"All judgments and moneys recovered or received for taxes, costs, forfeitures, and penalties shall be paid to collectors as internal taxes are required to be paid."

If the case is not one within the second proviso permitting the remission

Page 219 U. S. 269

of the penalty, the additional payment of ten dollars will be required to meet the conditions of the first proviso. But, so far as the tax is concerned, the person liable therefor, on satisfying the judgment, will have the same right to have the instrument stamped by the collector as though he had paid the taxes to the officer without suit. Such a case would present no administrative difficulty in accomplishing the intent of the statute.

We have examined the other statutory provisions to which our attention has been called in support of the defense, and we find none of controlling significance, or which, taken separately or together, detract from the force of the provision imposing the obligation to pay the tax, and deprive the government of the remedy here sought.

We are also of opinion that the statute itself provides that payment may be enforced by action. Section 31 makes "all administrative, special, or stamp provisions of law, including the laws in relation to the assessment of taxes not heretofore specifically repealed," applicable to the act. Within "administrative" provisions must be included those which relate to the collection of the taxes imposed. For the administration of the statute may well be taken to embrace all appropriate measures for its enforcement, and there is no substantial reason for assigning to the phrase which is used in the section quoted a narrower interpretation. It therefore comprehends the authority conferred by § 3213 of the Revised Statutes in the following words:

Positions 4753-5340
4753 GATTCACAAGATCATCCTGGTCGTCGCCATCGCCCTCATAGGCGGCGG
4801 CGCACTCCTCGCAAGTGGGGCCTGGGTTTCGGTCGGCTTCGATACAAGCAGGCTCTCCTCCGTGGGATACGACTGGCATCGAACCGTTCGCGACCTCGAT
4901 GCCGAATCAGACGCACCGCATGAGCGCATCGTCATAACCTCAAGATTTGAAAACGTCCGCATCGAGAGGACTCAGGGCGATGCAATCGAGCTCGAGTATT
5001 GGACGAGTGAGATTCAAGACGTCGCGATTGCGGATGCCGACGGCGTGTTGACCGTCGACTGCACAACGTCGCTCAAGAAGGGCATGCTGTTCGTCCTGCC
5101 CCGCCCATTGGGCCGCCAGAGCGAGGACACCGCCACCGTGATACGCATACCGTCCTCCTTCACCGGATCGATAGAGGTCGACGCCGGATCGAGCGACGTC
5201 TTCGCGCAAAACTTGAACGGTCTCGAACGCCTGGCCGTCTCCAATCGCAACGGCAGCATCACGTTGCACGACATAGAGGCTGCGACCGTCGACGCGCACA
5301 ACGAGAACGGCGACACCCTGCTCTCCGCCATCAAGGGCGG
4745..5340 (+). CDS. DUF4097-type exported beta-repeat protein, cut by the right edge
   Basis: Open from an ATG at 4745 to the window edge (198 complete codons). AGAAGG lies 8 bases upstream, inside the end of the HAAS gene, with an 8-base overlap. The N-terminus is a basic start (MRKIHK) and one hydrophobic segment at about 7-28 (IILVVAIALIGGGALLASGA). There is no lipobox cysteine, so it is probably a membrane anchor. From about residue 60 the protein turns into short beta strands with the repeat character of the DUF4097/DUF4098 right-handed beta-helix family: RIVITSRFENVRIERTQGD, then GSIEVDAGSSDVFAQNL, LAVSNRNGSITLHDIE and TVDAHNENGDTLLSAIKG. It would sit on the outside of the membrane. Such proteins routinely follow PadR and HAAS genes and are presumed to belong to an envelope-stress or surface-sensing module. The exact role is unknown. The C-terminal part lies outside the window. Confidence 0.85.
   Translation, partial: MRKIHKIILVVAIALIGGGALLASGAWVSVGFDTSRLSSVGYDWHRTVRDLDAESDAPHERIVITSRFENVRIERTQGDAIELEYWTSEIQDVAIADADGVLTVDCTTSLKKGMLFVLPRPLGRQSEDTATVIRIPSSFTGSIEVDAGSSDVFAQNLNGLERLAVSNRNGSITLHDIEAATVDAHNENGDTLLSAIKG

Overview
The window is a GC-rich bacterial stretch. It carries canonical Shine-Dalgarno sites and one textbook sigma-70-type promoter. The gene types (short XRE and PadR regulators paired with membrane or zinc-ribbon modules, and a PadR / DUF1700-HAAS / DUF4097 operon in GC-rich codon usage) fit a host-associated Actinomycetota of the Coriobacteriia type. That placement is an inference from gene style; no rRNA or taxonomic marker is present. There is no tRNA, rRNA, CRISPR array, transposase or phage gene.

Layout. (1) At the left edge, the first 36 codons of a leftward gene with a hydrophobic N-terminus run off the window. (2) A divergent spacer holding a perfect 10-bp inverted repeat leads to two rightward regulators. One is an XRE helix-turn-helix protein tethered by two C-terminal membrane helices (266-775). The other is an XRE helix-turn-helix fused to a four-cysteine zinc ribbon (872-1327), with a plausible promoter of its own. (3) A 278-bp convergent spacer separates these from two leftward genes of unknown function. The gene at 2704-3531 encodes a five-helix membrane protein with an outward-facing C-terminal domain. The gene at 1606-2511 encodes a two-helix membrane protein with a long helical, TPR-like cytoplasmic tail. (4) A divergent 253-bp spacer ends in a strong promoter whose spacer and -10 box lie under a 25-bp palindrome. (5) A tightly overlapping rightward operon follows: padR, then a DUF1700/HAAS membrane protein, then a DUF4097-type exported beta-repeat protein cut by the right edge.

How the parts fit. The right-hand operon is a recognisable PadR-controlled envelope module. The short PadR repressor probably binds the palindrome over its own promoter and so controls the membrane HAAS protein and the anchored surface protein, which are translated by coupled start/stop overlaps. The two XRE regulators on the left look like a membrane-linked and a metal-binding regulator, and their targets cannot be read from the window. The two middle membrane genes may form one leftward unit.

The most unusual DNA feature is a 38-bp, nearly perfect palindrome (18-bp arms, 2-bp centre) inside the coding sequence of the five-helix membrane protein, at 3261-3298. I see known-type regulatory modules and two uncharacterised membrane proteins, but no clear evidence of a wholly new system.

". . . And taxes may be sued for and recovered in the name of the United States, in any proper form of action, before any circuit or District Court of the United States for the district within which the liability to such tax is incurred, or where the party from whom such tax is due resides at the time of the commencement of the said action."

This provision authorizing suit, with the sanction of the Commissioner of Internal Revenue (Rev.Stat. § 3214),

Page 219 U. S. 270

was originally enacted in 1866 (Act of July 13, 1866, c. 184, 14 Stat. p. 111), as an amendment of the Internal Revenue Act of June 30, 1864, c. 173 (13 Stat. 239), and included within its scope the stamp taxes then in force. It must be deemed applicable also to the taxes imposed by the Act of 1898.

Upon these grounds, we conclude that the United States was entitled to maintain this action, and that the demurrer should have been overruled. The judgment is therefore

Reversed.

*

"SEC. 6. That on and after the first day of July, eighteen hundred and ninety-eight, there shall be levied, collected, and paid, for and in respect of the several bonds, debentures, or certificates of stock and of indebtedness, and other documents, instruments, matters, and things mentioned and described in schedule A of this Act, or for or in respect of the vellum, parchment, or paper upon which such instruments, matters, or things, or any of them, shall be written or printed by any person or persons or party who shall make, sign, or issue the same, or for whose use or benefit the same shall be made, signed, or issued, the several taxes or sums of money set down in figures against the same, respectively, or otherwise specified or set forth in the said schedule. . . ."